- The FDA said Philips & #39; management of concerns about its sleep apnea devices has been inadequate.
- The devices were recalled in 2021 because the foam used to reduce noise could break off and be inhaled or swallowed.
- The FDA called on Philips to do more testing, and the company agreed to do so.
Koninklijke Philips's (PHG) American depositary receipts (ADRs) sank in early trading Friday as the Food and Drug Administration (FDA) ruled that management by the US-based health technology company -Low a sleep apnea device recall was not sufficient.
Philips issued the recall after U.S. regulators warned in June 2021 that millions of Philips ventilators, BiPAP machines and CPAP machines were unsafe because the polyurethane foam they contained contain to reduce noise could decompose and be inhaled or swallowed by people using them.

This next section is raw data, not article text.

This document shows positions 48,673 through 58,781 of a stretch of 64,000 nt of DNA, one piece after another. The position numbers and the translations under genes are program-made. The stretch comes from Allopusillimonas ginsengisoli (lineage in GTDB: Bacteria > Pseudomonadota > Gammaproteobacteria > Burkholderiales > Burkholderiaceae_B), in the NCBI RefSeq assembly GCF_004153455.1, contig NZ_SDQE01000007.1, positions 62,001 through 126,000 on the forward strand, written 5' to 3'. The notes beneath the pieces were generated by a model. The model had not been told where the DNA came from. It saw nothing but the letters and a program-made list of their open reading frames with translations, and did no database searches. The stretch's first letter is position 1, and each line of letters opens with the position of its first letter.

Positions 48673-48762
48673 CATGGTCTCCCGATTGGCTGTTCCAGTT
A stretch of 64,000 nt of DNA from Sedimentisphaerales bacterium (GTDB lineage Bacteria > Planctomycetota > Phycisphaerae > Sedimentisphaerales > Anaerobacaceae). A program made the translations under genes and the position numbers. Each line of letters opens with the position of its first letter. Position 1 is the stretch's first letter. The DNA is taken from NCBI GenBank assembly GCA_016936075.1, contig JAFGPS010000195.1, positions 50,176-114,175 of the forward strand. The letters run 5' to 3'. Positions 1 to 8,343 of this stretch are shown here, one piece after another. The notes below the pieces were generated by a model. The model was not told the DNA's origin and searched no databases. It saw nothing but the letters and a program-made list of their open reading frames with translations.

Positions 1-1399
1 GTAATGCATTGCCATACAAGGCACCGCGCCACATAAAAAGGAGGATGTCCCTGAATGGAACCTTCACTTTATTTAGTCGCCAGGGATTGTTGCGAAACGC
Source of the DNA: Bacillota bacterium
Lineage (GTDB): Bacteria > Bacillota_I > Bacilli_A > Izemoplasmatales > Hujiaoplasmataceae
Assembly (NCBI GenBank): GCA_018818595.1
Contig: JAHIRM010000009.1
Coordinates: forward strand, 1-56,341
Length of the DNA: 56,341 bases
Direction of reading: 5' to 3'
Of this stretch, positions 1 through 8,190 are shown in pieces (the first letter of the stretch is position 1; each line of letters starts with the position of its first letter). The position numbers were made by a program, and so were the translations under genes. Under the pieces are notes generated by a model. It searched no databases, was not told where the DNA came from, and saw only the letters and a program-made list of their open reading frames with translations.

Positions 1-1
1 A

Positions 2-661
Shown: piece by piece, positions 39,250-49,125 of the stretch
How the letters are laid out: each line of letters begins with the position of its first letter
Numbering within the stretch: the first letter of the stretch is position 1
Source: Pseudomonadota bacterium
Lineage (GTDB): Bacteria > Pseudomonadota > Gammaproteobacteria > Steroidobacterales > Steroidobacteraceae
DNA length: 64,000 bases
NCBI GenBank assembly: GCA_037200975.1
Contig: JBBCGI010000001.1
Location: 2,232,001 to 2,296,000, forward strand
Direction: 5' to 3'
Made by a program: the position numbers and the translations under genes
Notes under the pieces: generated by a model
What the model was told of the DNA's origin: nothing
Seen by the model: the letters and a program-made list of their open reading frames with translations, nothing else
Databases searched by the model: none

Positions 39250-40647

The FDA indicated that it does not believe that “the tests and analyzes that Philips has shared to date are adequate to fully assess the risks posed to users of the recalled devices. Officials added that additional testing was needed and that Philips had agreed to do so.
The company said it shares the same goal as the FDA and other regulatory agencies, and remains committed to working with them while continuing to “dedicate all necessary resources to ensure that patients receive corrected devices and that the testing and research program is completed.” ."
Philips and its Philips Respironics unit agreed last month in a Pennsylvania court to pay at least $479 million to compensate those who bought the machines.
Koninklijke Philips ADRs were down 7% as of noon ET Friday after the announcement, but were up more than 22% for 2023.
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